The difficulties of recording people's daily lives without impacting on their normal routines prove a real challenge for researchers interested in normal human behaviour and is the subject up for discussion at the latest Café Scientifique event tomorrow.
‘Daily life under the microscope’ will see Dr Dan Powell from the Rowett Institute of Nutrition and Health at the University of Aberdeen lead the discussion into how researchers try to track human behaviour outside of the lab to inform research on subjects such as diet and exercise.
Dr Powell said: “Mobile technologies allow us to track our behaviours, psychological processes and physiological measures over time. Researchers increasingly use this window into the ‘real world’ outside of the lab and I will discuss the pros and cons of using this kind of data.
“I’ll be talking about various devices (smartphone apps, standalone devices like PDAs or electronic wristwatches, heart rate monitors, accelerometers, GPS) and other means of monitoring behaviour and/or physiology.
“The most obvious pros are in being able to take research out into the “real world”, conduct investigations in “real time”, and start to look at changes and fluctuations within individuals. The cons are less obvious, but there are some that I’ll get into, including measurement reactivity, potentially excessive participant burden, and missing data.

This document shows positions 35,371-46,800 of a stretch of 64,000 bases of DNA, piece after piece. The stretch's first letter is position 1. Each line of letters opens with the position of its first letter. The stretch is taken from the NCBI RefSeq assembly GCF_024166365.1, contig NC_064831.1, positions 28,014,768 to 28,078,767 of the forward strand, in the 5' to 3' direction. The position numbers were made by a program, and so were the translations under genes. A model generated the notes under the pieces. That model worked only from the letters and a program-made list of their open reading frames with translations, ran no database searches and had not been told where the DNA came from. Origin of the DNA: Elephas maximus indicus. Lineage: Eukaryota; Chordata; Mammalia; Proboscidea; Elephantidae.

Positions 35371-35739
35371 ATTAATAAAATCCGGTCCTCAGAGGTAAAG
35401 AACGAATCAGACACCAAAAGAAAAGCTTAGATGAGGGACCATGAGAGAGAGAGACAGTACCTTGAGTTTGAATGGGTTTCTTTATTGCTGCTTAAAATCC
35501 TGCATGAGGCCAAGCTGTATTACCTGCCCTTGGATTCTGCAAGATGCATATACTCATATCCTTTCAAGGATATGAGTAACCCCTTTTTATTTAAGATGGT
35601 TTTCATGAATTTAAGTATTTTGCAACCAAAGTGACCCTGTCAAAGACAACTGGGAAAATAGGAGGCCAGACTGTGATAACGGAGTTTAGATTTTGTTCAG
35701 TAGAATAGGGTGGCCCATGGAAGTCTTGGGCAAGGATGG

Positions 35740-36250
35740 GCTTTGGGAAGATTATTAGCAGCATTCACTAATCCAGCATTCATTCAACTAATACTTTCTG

The event is part of the University of Aberdeen’s popular Cafe Scientifique series which is hosted by the University’s Public Engagement with Research Unit. The Café Scientifique series, invites leading experts to share the latest in scientific research with the public in a relaxed and friendly atmosphere. This is set to be an informal and inspiring night aimed at the general public with plenty of time for questions. The event will be held at 7pm in Waterstones on Wednesday 14 September and is free to attend.
Full details of the series and other events in the University’s wider programme can be found at www.engagingaberdeen.co.uk
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